USDA organic seal

No doubt you’ve seen the organic label on a variety of foods—from produce and meat to bread and cereal—even in the smallest grocery stores. But how can one little word like “organic” cover all those different foods?  

It does. The underlying rules that govern the use of the USDA organic seal—or even the word organic—are essentially the same for all foods. “Organic comes with a long list of criteria and stringent verification rules farmers and food processors have to meet,” says Charlotte Vallaeys, M.S., Consumer Reports’ senior food and nutrition policy analyst. But not every rule applies to every type of food. 

Some consumers may not realize just what’s behind the organic label. For example, 38 percent of American grocery shoppers said they prioritize looking for an organic label and far more—48 percent—prioritize looking for a “pesticide-free” label, according to a 2018 nationally representative Consumer Reports survey of 1,005 U.S. adults. But organic has strict standards behind it—including rules that harmful synthetic pesticides can’t be used—while the term “pesticide free” is meaningless and unregulated.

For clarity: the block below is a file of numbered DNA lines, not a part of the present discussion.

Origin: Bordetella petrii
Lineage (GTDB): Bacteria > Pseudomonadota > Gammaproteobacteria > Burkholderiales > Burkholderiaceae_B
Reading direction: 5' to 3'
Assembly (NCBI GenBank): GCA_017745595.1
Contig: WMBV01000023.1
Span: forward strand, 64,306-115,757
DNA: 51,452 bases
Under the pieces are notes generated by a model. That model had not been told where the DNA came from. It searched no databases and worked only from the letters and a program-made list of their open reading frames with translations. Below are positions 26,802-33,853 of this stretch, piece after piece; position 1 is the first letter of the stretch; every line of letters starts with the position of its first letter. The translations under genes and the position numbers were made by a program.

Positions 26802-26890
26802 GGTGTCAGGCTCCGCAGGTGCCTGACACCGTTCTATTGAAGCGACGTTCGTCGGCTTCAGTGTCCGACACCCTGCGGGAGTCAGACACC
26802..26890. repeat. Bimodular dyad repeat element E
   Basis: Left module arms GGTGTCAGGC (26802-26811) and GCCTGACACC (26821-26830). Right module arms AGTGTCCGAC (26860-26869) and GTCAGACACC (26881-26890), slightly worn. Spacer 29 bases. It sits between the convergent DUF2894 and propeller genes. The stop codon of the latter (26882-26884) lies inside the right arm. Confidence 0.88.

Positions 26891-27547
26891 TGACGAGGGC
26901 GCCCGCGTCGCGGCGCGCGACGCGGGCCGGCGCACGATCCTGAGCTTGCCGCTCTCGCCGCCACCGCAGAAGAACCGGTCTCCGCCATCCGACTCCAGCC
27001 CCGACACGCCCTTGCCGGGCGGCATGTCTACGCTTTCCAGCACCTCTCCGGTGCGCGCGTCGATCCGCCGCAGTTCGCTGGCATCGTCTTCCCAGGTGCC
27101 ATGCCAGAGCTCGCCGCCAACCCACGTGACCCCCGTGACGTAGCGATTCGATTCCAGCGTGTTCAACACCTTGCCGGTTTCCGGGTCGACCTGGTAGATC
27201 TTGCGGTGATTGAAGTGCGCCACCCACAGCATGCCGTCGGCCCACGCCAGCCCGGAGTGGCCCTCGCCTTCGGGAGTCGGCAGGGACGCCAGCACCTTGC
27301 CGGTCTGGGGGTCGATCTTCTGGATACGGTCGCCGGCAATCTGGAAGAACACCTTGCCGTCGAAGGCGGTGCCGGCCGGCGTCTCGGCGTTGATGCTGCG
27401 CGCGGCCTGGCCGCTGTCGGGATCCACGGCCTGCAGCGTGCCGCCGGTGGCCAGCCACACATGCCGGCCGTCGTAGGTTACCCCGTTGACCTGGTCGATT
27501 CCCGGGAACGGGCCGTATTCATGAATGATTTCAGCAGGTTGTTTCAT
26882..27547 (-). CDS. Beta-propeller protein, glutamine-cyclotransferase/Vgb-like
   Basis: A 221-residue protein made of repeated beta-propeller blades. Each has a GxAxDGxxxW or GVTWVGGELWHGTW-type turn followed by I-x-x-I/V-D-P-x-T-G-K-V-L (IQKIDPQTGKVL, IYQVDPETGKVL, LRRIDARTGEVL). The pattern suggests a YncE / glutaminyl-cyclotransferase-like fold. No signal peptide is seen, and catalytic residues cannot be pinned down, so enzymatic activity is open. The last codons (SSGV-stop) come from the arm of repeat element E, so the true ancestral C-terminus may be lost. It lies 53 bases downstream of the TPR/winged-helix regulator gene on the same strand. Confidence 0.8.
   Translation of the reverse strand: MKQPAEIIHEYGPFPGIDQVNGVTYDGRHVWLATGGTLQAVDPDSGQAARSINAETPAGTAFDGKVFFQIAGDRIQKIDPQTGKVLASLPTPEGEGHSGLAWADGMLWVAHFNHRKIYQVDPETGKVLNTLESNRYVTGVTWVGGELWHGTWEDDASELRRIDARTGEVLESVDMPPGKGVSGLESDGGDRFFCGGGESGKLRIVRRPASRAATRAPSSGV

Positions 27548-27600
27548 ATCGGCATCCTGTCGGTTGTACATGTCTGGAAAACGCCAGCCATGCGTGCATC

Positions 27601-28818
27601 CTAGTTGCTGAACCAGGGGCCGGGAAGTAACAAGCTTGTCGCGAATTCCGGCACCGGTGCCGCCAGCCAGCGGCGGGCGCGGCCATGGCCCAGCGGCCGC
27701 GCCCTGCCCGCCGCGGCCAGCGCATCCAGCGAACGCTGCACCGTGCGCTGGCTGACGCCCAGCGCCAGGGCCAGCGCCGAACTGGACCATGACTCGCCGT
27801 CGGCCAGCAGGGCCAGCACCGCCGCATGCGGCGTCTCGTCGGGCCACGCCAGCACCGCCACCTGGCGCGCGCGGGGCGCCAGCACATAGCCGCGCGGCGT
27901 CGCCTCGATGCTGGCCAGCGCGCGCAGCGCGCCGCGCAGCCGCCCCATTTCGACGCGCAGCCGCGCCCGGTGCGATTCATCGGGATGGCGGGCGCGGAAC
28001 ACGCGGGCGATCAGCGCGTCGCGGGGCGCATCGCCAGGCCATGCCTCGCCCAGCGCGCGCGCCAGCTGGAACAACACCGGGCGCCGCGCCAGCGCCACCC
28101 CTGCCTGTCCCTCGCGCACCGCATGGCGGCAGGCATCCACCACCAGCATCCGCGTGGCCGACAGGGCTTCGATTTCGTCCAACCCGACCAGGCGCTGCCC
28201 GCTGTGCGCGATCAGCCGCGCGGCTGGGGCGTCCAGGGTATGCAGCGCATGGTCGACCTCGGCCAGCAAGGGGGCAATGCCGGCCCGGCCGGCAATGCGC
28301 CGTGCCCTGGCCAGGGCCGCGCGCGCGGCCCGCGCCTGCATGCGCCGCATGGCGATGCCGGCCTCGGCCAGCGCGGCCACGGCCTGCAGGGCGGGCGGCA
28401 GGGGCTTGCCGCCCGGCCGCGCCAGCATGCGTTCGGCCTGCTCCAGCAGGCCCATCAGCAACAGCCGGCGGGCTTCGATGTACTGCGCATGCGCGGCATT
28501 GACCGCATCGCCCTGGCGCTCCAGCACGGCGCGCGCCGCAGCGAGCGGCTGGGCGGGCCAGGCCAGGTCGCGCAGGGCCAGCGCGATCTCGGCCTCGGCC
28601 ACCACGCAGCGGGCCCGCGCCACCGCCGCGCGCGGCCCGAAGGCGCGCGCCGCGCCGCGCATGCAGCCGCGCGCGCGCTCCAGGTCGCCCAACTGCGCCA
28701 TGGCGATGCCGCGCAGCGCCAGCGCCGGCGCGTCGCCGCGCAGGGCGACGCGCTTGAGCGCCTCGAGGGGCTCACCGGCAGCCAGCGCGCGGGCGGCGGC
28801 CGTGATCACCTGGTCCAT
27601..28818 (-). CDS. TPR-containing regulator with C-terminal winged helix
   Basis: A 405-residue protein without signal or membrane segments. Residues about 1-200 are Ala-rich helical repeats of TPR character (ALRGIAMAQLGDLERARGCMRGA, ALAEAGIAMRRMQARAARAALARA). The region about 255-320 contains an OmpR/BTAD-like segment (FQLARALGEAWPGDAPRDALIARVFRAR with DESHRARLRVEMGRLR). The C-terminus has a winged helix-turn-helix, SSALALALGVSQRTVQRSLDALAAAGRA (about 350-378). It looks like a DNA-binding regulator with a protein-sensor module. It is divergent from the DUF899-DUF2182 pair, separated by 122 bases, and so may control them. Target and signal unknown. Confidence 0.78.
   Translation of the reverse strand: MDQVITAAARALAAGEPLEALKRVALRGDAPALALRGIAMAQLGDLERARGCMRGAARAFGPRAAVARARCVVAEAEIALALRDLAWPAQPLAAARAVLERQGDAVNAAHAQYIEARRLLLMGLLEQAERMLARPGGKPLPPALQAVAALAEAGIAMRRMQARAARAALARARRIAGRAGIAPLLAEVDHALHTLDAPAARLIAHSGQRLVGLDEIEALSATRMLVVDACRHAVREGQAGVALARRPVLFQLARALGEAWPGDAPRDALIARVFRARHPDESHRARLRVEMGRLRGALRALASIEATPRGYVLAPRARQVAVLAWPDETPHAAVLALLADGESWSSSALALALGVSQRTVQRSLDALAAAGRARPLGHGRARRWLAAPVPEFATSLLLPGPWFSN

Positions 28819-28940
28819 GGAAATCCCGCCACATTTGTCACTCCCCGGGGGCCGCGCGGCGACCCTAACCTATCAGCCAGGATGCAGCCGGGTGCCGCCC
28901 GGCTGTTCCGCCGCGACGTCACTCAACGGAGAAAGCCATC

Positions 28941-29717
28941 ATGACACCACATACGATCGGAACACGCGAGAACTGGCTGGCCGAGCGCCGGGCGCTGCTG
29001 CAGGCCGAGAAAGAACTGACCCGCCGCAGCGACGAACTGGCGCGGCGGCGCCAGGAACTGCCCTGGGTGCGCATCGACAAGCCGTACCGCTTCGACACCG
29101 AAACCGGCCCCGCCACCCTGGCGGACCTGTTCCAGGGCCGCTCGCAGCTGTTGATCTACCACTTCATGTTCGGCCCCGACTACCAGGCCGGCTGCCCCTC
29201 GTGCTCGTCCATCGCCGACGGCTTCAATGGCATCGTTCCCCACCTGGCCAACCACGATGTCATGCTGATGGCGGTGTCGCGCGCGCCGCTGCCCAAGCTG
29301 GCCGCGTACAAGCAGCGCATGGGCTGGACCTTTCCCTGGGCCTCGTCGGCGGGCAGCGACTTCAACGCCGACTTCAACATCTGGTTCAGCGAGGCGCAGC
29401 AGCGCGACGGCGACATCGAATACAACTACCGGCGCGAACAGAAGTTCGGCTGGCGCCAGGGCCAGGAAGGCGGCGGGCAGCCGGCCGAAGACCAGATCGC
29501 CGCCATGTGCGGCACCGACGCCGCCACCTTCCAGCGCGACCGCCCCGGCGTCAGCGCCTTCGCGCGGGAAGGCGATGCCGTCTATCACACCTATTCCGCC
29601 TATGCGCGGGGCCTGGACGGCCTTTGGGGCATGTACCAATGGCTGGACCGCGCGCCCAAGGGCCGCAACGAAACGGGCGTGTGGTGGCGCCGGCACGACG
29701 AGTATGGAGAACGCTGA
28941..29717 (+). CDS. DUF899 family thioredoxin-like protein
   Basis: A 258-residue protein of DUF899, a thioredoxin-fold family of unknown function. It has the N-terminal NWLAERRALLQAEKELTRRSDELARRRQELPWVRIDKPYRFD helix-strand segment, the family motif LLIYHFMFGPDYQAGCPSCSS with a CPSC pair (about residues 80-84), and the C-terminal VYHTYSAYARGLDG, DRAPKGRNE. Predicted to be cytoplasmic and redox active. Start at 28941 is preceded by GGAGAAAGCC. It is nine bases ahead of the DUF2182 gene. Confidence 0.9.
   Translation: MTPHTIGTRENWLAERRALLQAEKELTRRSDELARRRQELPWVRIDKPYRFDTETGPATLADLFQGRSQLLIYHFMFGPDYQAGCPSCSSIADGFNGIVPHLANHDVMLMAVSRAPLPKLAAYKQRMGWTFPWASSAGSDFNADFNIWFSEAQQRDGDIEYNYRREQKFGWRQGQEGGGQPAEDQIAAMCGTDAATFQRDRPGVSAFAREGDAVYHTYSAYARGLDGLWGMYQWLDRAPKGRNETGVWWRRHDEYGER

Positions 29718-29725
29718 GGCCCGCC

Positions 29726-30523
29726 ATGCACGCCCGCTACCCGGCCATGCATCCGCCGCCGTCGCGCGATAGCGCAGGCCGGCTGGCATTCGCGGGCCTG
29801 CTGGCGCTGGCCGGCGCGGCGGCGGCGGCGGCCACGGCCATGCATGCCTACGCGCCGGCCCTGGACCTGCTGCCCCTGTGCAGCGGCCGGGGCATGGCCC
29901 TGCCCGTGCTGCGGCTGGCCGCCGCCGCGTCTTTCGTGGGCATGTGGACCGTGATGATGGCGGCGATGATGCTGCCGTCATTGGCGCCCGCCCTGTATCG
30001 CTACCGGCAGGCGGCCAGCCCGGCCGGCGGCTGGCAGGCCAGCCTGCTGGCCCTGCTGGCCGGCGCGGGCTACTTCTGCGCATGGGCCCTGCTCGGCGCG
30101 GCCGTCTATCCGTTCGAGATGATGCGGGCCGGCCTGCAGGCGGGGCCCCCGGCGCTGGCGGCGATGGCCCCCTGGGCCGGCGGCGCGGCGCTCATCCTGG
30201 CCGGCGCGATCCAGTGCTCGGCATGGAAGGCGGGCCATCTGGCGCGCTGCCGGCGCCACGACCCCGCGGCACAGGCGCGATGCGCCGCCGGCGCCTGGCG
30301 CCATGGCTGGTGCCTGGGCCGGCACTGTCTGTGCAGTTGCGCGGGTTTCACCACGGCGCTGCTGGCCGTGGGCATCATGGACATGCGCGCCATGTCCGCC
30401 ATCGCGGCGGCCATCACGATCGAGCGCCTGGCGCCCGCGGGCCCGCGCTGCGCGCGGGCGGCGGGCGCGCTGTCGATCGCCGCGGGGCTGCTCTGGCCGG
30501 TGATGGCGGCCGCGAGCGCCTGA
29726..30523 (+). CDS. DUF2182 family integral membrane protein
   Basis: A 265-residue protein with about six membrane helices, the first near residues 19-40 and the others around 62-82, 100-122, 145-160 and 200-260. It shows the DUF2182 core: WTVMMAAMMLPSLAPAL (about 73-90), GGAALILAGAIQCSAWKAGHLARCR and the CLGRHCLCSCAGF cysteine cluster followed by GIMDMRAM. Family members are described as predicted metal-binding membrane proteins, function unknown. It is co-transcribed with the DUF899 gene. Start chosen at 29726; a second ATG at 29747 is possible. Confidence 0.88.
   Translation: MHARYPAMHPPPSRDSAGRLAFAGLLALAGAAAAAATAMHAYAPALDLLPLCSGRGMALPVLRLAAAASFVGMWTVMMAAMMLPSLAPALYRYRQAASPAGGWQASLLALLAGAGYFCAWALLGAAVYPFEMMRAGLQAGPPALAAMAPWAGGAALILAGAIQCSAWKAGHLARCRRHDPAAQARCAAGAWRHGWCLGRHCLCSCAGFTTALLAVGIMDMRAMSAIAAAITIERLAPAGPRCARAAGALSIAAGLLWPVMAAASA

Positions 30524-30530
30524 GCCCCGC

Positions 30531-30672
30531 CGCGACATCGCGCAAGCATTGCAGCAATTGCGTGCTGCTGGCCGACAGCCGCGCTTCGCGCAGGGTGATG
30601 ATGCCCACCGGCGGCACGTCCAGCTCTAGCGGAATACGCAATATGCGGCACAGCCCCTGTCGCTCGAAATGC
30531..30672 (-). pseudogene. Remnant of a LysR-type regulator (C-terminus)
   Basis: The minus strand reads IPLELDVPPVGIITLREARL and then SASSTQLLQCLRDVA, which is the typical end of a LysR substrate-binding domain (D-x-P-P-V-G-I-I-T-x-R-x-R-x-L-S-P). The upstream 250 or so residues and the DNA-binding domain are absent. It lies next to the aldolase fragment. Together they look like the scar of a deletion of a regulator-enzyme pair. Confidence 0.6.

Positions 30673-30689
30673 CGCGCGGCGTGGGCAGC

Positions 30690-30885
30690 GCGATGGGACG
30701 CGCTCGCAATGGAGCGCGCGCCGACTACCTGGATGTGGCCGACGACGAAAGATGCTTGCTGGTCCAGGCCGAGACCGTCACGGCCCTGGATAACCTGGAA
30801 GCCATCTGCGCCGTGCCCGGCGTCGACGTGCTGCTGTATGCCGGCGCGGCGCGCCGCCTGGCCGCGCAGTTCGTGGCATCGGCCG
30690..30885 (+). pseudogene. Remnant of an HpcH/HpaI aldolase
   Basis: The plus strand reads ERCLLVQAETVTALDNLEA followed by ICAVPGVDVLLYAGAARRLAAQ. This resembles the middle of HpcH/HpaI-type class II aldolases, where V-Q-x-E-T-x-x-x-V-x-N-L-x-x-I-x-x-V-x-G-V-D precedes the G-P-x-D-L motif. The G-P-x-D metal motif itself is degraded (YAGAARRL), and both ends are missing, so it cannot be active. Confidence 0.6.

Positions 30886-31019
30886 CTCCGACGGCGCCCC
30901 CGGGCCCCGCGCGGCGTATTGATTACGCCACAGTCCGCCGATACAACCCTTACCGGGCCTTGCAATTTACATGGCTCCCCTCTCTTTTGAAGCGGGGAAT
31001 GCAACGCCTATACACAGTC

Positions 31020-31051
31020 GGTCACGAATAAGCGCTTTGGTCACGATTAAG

More on Organic Food

Other consumers may go for pricier organic versions of foods because they assume the organic label means, basically, everything good—that they’re getting the most nutritious and environmentally responsible food possible. We’re talking pesticide- and chemical-free crops or eggsand milk produced by happy livestock raised in organic pastures. But while the organic label is a powerful and meaningful one, it doesn’t actually confer all the benefits those many consumers assume it does. And still other people think they’re buying organic when they’re not. “I’ve heard people say, ‘I bought it at Whole Foods, so it’s organic,’ but that’s not always the case,” Vallaeys says.